Why can fourier transform be used for image recognization while being sensitive to noises?

As we know Fourier Transform is sensitive to noises(like salt and peppers),

how can it still be used for image recognization?

Is there a FT expert here?

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Update to actually answer the question you asked... :) Pre-process the image with a non-linear filter to suppress the salt & pepper noise. Median filter maybe?

Basic lesson on FFTs on matched filters follows...

The classic way of detecting a smaller image within a larger image is the matched filter. Essentially, this involves doing a cross correlation of the larger image with the smaller image (the thing you're trying to recognize).

1. For every position in the larger image
2. Overlay the smaller image on the larger image
3. Multiply all corresponding pixels
4. Sum the results
5. Put that sum in this position in the filtered image

The matched filter is optimal where the only noise in the larger image is white noise.

This IS computationally slow, but it can be decomposed into FFT (fast Fourier transform) operations, which are much more efficient. There are much more sophisticated approaches to image matching that tolerate other types of noise much better than the matched filter does. But few are as efficient as the matched filter implemented using FFTs.

Google "matched filter", "cross correlation" and "convolution filter" for more.

For example, here's one brief explanation that also points out the drawbacks of this very oldschool image matching approach: http://www.dspguide.com/ch24/6.htm

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Not sure exactly what you're asking. If you are asking about how FFT can be used for image recognition, here are some thoughts.

FFT can be used to perform image "classification". It can't be used to recognize different faces or objects, but it can be used to classify the type of image. FFT calculates the spacial frequency content of the image. So for example, natural scene, face, city scene, etc. will have different FFTs. Therefore you can classify image or even within image (e.g. aerial photo to classify terrain).

Also, FFT is used in pre-processing for image recognition. It can be used for OCR (optical character recognition) to rotate the scanned image into correct orientation. FFT of typed text has a strong orientation. Same thing for parts inspection in industrial automation.

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But you didn't explain why it can be used to do such thing – user198729 Apr 6 '10 at 3:34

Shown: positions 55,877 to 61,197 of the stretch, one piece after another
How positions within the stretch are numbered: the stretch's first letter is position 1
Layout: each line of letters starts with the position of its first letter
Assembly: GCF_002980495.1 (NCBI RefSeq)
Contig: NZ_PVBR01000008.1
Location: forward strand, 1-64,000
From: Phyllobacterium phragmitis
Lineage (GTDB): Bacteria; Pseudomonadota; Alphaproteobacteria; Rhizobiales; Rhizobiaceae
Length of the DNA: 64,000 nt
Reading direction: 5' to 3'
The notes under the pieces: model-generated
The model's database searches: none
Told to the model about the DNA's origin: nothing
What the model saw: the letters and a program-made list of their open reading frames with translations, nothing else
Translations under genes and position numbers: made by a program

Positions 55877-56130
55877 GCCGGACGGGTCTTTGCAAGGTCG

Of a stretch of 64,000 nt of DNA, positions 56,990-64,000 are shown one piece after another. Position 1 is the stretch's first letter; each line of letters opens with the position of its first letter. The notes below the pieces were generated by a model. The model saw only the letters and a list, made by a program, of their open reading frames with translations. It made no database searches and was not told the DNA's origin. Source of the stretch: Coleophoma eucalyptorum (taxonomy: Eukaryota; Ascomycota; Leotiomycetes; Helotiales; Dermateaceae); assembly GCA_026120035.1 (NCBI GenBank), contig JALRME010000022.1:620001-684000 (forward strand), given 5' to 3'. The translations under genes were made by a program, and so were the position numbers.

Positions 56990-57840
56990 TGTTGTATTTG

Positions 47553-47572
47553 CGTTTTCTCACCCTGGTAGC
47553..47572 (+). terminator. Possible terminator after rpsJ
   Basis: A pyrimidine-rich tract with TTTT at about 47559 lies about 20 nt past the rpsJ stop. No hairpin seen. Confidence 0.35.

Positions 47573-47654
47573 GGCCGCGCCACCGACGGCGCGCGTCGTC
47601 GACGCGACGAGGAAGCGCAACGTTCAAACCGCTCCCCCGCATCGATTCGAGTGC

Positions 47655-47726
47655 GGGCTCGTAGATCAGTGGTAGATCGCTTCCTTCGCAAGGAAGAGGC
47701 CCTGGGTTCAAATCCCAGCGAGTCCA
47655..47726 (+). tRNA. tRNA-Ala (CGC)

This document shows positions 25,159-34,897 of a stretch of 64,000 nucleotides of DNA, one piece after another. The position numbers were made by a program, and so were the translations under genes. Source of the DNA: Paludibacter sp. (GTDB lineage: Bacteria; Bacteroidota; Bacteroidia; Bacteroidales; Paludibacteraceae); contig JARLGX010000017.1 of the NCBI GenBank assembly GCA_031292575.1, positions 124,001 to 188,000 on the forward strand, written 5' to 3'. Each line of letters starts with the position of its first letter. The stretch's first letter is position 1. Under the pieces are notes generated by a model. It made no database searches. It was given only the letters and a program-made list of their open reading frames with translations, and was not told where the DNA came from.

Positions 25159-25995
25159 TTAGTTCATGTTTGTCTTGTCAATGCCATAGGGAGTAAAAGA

I was answering how one might use FFT. As to why, it would depend on the problem. FFT is computationally expensive, so the main reason one would use it is if the frequency component is a useful feature. – sjchoi Apr 7 '10 at 20:54

I don't think you'll find many methods in use that rely on Fourier Transforms for image recognition.

In the case of salt and pepper noise, it can be considered high frequency noise, and thus you could low pass filter your FFT before making a comparison with the target image. I would imagine that it would work, but that different images that are somewhat similar (like both are photographs taken outside) would register as being the same image.

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Actually, there are many, many implementations of FFTs for image matching in military and industrial systems. It is THE classic algorithm for image matching. These days there are much more sophisticated approaches, but they invariably are orders of magnitude more complex. – Greg May 21 '10 at 4:34
I can see FFT being used as a small part in image recognition. But I would be very curious about any system that has FFT as its primary way of solving the problem. Usually the frequency content of photographs are very similar, regardless of how similar the two images are visually. If you have examples of these implementations I'd be happy to look at it and revise my view if necessary. – Hannes Ovrén May 24 '10 at 6:43
@kigurai - FFT is the core of cross correlation which is used for image/template matching – Martin Beckett Apr 12 '12 at 3:36
@Martin: True, I did not think of that. Still, I think I'd consider that to be mostly an implementation detail as I am guessing that you are still doing the actual comparison in the spatial domain and not in the Fourier domain? – Hannes Ovrén Apr 12 '12 at 6:59